Alright, check this out, we got this game called Gandalf, right? It’s all about teaching people about the risks of prompt injection attacks on big language models. But here’s the thing, it had an unintended expert level, man. They had this analytics dashboard that was publicly accessible, and it showed all the prompts players submitted and a bunch of other metrics.
So this company, Lakera AI from Switzerland, they took the dashboard down when they found out. But get this, they’re saying there’s no reason to worry because the data wasn’t even confidential. They launched Gandalf back in May, it’s like a web form where users try to trick the AI model into revealing passwords by giving it different challenges, you know?
Basically, users give the model some input text to try and bypass its instructions. Then they gotta guess the password using that input they tricked the model with, you feel me?
How prompt injection attacks hijack today’s top-end AI – and it’s tough to fix
But here’s the kicker, they had this dashboard built with a Python framework called Dash, right? And some security dude from Australia, Jamieson O’Reilly, spotted it. He wrote up a report for The Register, saying this server had like 18 million prompts and 4 million password guesses, plus a bunch of other game-related stats. And get this, he could access hundreds of thousands of those prompts through HTTP responses from the server. Damn!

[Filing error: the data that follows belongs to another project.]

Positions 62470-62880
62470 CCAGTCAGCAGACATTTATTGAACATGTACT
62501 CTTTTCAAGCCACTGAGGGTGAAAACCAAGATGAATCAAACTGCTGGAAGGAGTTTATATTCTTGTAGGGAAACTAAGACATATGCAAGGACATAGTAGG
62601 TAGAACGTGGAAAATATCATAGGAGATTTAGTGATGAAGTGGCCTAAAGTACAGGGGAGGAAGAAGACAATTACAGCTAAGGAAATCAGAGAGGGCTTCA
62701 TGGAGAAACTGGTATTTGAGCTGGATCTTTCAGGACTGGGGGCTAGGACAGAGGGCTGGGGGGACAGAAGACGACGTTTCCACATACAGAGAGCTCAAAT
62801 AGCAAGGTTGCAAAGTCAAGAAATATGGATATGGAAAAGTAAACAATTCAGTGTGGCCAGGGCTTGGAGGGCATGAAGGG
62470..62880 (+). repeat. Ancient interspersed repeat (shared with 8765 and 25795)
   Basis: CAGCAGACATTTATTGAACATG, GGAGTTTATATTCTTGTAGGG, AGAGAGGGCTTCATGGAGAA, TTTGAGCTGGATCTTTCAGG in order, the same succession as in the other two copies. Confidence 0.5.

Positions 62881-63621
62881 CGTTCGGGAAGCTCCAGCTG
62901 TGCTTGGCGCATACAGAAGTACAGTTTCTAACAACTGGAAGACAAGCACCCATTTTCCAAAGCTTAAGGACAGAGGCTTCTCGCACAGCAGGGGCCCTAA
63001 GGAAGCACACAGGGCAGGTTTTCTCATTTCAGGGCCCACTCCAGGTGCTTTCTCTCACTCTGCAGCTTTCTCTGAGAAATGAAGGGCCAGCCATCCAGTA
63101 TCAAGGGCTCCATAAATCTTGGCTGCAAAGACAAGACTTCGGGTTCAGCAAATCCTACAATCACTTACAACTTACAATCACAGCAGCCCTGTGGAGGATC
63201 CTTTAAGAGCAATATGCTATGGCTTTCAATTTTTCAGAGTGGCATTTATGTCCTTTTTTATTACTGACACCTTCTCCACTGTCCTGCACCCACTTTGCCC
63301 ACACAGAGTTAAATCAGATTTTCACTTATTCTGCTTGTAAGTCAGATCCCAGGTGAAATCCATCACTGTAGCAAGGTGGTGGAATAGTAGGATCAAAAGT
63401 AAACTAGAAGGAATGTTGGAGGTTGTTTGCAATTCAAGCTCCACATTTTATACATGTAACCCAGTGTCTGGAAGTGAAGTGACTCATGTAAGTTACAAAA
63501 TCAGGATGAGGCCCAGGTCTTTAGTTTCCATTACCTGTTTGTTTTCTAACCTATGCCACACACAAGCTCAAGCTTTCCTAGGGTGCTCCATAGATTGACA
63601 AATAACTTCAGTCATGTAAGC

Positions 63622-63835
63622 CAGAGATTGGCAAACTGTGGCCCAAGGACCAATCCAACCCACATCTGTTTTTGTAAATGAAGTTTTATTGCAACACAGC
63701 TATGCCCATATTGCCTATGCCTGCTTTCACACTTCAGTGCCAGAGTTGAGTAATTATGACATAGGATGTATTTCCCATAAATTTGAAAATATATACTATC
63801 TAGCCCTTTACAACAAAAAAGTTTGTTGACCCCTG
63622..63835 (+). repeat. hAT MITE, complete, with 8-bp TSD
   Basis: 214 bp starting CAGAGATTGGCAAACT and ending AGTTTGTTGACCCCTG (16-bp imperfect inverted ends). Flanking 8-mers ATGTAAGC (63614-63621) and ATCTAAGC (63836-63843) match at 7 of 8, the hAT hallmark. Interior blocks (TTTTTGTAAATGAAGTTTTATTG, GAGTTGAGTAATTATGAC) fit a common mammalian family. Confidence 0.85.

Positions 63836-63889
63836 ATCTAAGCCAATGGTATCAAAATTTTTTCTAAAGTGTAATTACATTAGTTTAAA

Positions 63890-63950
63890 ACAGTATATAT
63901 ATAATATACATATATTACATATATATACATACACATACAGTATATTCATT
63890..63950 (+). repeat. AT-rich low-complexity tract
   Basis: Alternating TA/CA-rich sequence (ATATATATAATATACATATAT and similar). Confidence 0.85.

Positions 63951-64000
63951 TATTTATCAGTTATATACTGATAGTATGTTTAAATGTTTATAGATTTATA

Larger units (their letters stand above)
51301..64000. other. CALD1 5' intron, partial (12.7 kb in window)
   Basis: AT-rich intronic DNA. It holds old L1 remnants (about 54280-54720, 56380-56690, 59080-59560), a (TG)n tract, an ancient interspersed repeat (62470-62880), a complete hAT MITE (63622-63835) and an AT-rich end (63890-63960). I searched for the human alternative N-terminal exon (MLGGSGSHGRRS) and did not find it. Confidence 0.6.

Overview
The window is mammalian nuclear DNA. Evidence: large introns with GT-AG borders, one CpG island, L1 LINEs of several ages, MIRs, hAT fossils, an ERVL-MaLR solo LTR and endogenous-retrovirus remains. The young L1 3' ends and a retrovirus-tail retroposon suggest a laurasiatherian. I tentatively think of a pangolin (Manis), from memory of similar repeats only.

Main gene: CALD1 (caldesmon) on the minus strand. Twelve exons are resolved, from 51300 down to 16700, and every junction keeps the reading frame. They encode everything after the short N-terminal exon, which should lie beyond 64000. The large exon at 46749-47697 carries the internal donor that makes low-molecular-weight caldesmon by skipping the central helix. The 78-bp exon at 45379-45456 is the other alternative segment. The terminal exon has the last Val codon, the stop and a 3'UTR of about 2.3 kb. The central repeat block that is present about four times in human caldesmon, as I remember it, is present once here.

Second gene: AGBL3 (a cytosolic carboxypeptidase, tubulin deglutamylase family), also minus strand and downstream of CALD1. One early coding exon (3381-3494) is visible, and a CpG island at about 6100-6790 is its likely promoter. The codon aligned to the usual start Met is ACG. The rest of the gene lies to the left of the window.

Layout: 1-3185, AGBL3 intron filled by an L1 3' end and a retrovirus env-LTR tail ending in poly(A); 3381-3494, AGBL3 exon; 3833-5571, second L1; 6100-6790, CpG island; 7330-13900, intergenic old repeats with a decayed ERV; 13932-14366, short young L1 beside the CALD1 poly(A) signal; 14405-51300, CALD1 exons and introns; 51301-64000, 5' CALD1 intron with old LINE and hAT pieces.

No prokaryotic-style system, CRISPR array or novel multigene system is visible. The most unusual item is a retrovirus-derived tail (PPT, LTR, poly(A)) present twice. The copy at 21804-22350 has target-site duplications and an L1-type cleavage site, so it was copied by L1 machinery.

So this dude O’Reilly, he’s like, “Hey man, this whole thing is a simulation to show the risks with these big language models. But, come on, they gotta step up their security game, dude.” He’s saying if this data gets in the wrong hands, it could help bad actors figure out how to beat similar AI security stuff, you know what I mean?
This data could serve as a resource for malicious actors seeking insights into how to defeat similar AI security mechanisms
But get this, the CEO of Lakera AI, David Haber, he’s not worried. He emailed The Register and was like, “Nah man, one of our demo dashboards with some anonymized prompts was just for demo and educational purposes. We’ve been using it for webinars and stuff to show how creative input can hack these language models.”
He’s saying there ain’t no personal info or anything like that in the data. They took the server down just to avoid any confusion, you know? According to Haber, it’s all good because they’ve been sharing the data with people anyway.